For some in the family, interest lies in the achievements of gentlemen, who acquired considerable success over the centuries by reading the writing on the walls and shifting to Protestantism so quickly under Henry the VIII that catechism turned to cash like a reign from heaven. The Westerlies, born of Grace’s will, prospered to become Jesuit provocateurs, princes of the Church, or like Le Brun, reborn brigands of the Irish Republican Army. The Sligo/Le Brun/Browne’s are too upstairs, ambitious and predatory for my tastes. However, the spirit of rebellion even held this lot as some embraced Quaker purity and prosecuted fled, adding their value of integrity to the founding of the American republic.
I’ve always tended toward soulful, land lost Browne’s, whose thousands died on the sides of Ireland’s country lanes as their lands were confiscated by English carpetbaggers, their Gaelic spirits silenced in language, their religion made a death curse, and their occasional rebellions crushed like insects under English boots. My father’s immediate family were these types of Browne’s. They started leaving Ireland in the 1600’s, seeking new starts in the plantation economies of the Caribbean and the rich farming lands of the American south. Other’s from the mid-nineteenth century fled the collapse of agricultural failure during the Irish potato famine. Stories of those days paint a picture of millions dying along the road to nowhere, starving while England came to the rescue of its predatory classes . Some Browne’s ate while other Browne’s starved. For a generation, some Browne’s survived on lands not touched by blight. They leased farms by the acreage from the south west to the east in Cork, from absent lords such as the Earl of Huntingdon. They intermarried as habit into families like the Condon’s, the Connlee’s, the Moonies and of course the O’Mally’s.
This was my grandfather’s world, when he was born into a tough primitive rural Irish farm family around 1860 or so. So little remains of Irish records in a blood land, but his stories to a small boy in the early nineteen fifties, when he was in his nineties, recall a world without electricity, without plumbing beyond a hand pump, unpaved roads, no automobiles, no planes, no typewriters, no computers or malls. It was a world of raw survival chorused by the banshee and the keening of old women in the back of a wake parlor. The horse was the primary energy source and his means of leaving a dying people to strike out for America with his bride Eliza and a new life. They didn’t arrive penniless and destitute, or settle into the Irish slums of New York or Boston. Instead, fortune and luck found them in New Rochelle and Mount Vernon where he established a string of liveries, stables, and supply horses for trade.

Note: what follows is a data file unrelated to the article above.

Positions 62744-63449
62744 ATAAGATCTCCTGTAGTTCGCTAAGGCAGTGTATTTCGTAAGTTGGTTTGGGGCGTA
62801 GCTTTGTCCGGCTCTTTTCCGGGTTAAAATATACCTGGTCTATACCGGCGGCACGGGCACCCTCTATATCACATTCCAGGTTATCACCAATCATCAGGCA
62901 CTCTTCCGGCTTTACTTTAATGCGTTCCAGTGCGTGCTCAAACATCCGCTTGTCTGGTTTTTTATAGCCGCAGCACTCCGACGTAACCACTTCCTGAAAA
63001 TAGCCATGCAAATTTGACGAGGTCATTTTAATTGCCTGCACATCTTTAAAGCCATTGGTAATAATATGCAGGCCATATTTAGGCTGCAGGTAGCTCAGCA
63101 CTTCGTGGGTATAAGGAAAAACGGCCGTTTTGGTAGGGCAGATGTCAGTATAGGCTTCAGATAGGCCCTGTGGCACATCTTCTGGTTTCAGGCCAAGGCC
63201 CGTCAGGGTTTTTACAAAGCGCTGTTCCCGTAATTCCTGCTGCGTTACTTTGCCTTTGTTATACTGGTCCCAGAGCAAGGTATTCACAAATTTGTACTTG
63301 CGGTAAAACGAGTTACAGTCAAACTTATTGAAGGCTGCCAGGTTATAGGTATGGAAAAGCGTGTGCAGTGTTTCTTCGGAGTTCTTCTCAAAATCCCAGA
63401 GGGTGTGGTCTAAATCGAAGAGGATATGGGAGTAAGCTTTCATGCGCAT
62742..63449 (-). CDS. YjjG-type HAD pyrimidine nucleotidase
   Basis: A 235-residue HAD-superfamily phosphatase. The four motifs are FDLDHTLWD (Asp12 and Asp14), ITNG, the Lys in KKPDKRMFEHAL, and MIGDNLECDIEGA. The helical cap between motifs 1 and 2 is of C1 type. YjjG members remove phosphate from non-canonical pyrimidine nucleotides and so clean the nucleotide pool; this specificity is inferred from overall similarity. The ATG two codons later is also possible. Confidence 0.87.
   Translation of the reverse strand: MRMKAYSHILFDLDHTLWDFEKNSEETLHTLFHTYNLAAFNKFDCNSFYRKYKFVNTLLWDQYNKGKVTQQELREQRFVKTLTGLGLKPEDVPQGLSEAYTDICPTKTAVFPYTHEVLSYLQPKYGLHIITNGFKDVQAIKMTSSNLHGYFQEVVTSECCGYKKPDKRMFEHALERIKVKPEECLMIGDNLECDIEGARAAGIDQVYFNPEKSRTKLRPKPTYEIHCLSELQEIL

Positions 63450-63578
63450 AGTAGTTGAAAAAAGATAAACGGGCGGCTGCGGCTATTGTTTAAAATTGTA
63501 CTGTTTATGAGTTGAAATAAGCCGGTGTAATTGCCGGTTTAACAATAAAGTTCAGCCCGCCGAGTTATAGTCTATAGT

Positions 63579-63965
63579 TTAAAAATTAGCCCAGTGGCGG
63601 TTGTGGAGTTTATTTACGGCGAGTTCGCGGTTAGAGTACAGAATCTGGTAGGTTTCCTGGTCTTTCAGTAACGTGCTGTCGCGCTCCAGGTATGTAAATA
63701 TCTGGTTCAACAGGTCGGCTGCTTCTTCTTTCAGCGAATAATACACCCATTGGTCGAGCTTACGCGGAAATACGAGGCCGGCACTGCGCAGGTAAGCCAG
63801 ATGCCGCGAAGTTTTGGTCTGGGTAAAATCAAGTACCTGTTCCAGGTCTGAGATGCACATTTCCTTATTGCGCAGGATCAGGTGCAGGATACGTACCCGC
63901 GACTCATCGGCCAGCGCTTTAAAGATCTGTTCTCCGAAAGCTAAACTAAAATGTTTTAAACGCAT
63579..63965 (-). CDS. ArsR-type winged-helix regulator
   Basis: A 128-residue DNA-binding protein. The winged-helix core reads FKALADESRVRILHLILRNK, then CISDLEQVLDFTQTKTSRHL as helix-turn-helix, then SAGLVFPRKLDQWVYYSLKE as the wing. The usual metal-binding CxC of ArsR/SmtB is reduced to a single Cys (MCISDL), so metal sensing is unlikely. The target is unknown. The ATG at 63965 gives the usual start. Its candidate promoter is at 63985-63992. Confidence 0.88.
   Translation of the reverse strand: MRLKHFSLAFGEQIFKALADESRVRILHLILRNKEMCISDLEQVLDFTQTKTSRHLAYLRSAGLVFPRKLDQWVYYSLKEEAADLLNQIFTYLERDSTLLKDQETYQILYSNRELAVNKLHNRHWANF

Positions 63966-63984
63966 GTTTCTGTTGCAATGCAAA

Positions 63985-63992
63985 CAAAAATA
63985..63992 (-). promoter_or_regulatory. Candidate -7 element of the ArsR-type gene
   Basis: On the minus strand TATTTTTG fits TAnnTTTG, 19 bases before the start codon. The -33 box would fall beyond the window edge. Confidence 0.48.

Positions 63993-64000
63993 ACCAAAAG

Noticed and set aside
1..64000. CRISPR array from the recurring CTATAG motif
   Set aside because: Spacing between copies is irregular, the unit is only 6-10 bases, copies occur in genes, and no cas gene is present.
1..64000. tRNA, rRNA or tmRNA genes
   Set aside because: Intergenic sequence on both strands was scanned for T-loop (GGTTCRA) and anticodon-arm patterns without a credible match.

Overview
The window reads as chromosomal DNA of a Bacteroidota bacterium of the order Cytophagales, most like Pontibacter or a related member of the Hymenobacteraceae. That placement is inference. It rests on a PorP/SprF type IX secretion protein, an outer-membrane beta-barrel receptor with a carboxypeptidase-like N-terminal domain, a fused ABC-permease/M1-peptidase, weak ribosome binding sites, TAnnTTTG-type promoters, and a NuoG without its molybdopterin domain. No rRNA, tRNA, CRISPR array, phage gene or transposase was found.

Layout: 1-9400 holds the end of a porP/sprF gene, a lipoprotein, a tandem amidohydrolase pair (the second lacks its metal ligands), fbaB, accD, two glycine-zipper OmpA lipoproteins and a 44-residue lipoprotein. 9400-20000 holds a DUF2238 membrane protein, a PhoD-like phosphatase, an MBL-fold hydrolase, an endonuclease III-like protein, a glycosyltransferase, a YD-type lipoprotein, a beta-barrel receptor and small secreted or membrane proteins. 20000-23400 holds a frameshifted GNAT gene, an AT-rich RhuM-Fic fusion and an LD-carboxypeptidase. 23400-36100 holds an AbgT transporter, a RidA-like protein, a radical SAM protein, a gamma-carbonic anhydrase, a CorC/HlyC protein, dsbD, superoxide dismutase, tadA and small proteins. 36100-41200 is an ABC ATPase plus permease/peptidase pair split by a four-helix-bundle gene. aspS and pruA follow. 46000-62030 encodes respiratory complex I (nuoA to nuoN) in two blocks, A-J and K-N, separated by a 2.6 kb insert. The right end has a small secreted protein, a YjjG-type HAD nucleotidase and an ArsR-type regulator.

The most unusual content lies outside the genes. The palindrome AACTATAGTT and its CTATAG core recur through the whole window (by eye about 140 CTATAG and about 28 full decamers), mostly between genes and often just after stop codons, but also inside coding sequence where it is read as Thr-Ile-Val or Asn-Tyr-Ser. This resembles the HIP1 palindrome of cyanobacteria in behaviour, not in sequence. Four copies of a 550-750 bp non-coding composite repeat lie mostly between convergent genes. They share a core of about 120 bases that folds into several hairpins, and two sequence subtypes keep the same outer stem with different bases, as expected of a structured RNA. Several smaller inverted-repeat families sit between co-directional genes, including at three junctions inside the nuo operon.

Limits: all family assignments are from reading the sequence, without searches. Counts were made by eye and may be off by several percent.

Eliza died after nine children and Grandfather Patrick married his house keeper Maria to keep it simple, and produced another seven children— Catholic, of course. My Dad, the youngest of the lot, remembers it being an old-world family in which children didn’t even sit at table until at least thirteen years old, and then remained silent during an opulent meal of abundant splendor. It was an Edwardian family. The women ruled, creating a sister-care system for the youngest children, so that parents were rarely visible to their children except on formal occasions. A year before he died, my Dad told me some intimate stories, saving them for just such a time. My two favorites were: me being conceived in a suite at The Pierre Hotel in Manhattan, and a story about his father, Patrick.
Patrick was never home in that large prosperous family of twenty or so, including indentured help and new house keeper. He had his own private life in the world of men and local politics, somewhat typical of his generation. My Dad remembers a day catching a glimpse of Patrick leaving one early crack of dawn grabbing his leg and imploring him to “take me with you.” Patrick just booted him off like an importunate puppy and sauntered out the door. I was well over fifty when I heard this story for the first time, but knew the truth of it even before my Dad explained that moment in his boyhood found him vowing to love fully and individually his own children. That he would never leave them. That he would always be there for them. I take after my Dad. I am his first born, and the one he chose to tell the truth of stories. I have no first born, and so tell the stories to you. The Seanchaidh among you will know, and the rest I pray to the spirits of Old Eire, will not leave disappointed or take too seriously the poetry of blarney.